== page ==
STATEN ISLAND, N.Y. — Testifying before a senate committee Wednesday, United States health officials said they believed a coronavirus (COVID-19) vaccine would be ready for wide distribution by spring, 2021.
Dr. Anthony Fauci, the director of the National Institute of Allergy and Infectious Diseases, said it is possible there are 50 million doses available by November, 100-plus million available by December and about 700 million available by January.
Robert Redfield, the director of the Centers for Disease Control and Prevention (CDC), reaffirmed this timeline to the Senate Committee on Health, Education, Labor and Pensions, saying, “We will have the 700 million doses based on projection by late March, early April.”
Fauci explained that the vaccine will not be available “to a large proportion” of the population initially, and that it is likely that health care professionals and those with underlying conditions would be the first to receive immunization, once it is proved to be safe and effective.
Assistant Secretary For Health Dr. Brett Giroir and Dr. Stephen Hahn, the director of the Food and Drug Administration also joined Fauci and Redfield at the testimony, just a day after the United States crossed the grim threshold of 200,000 COVID-19-related deaths.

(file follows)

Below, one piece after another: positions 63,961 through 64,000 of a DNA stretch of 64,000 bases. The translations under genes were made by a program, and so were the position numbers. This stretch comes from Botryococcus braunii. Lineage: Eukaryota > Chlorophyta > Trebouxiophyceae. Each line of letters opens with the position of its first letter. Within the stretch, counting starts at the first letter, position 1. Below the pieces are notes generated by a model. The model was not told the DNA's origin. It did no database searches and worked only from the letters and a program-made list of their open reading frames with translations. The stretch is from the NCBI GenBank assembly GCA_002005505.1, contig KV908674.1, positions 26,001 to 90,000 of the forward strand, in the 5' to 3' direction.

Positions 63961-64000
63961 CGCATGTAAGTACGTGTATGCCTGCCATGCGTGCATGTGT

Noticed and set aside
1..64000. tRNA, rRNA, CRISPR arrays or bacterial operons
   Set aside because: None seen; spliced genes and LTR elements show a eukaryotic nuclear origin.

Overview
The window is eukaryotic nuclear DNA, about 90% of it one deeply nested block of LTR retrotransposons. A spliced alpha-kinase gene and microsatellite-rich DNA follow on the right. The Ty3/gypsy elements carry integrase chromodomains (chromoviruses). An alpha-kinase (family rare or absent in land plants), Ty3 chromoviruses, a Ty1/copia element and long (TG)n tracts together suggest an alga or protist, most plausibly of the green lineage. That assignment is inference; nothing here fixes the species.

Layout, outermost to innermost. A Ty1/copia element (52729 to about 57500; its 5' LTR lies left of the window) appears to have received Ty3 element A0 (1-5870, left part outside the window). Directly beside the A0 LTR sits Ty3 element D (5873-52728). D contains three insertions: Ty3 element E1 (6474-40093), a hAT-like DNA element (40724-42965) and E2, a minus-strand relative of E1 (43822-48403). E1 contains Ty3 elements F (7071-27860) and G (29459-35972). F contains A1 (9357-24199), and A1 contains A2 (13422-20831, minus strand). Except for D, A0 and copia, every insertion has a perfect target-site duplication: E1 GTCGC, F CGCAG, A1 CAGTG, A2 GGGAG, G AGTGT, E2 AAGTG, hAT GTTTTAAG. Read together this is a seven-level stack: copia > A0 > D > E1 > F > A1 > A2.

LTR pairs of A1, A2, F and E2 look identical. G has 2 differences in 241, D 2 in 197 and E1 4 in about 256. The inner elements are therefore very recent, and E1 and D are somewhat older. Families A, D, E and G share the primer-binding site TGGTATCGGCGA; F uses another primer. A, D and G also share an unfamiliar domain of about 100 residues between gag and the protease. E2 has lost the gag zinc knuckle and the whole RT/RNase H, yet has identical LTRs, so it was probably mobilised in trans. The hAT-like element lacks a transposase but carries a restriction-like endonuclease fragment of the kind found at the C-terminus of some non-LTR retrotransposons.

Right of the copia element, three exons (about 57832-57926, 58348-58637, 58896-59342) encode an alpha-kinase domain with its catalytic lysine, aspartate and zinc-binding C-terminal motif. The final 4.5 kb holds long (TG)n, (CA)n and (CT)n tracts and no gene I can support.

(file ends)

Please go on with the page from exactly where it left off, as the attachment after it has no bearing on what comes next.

Four separate drug companies have now entered late-stage trials in the hunt for a coronavirus vaccine, though one — AstraZeneca — temporarily stopped its trials after reports of a patient experiencing a negative reaction.
All four members expressed their confidence in the FDA’s approval process.
During the testimony, Hahn pushed back against suggestions that approval of a vaccine would be determined by political actions, adding that the determining of any vaccine’s efficacy would be a scientific decision.
“I will fight for science. I will fight for the integrity of the agency,” Hahn said.
Both Fauci and Redfield also made clear that following public health guidelines concerning mask wearing, hand washing and social distancing are all vital to combatting the spread of the virus — regardless of a vaccine’s approval.
“We feel strongly that if we have a combination of adherence to the public health measures together with a vaccine … we may be able to turn around this terrible pandemic which we have been experiencing,” Fauci said.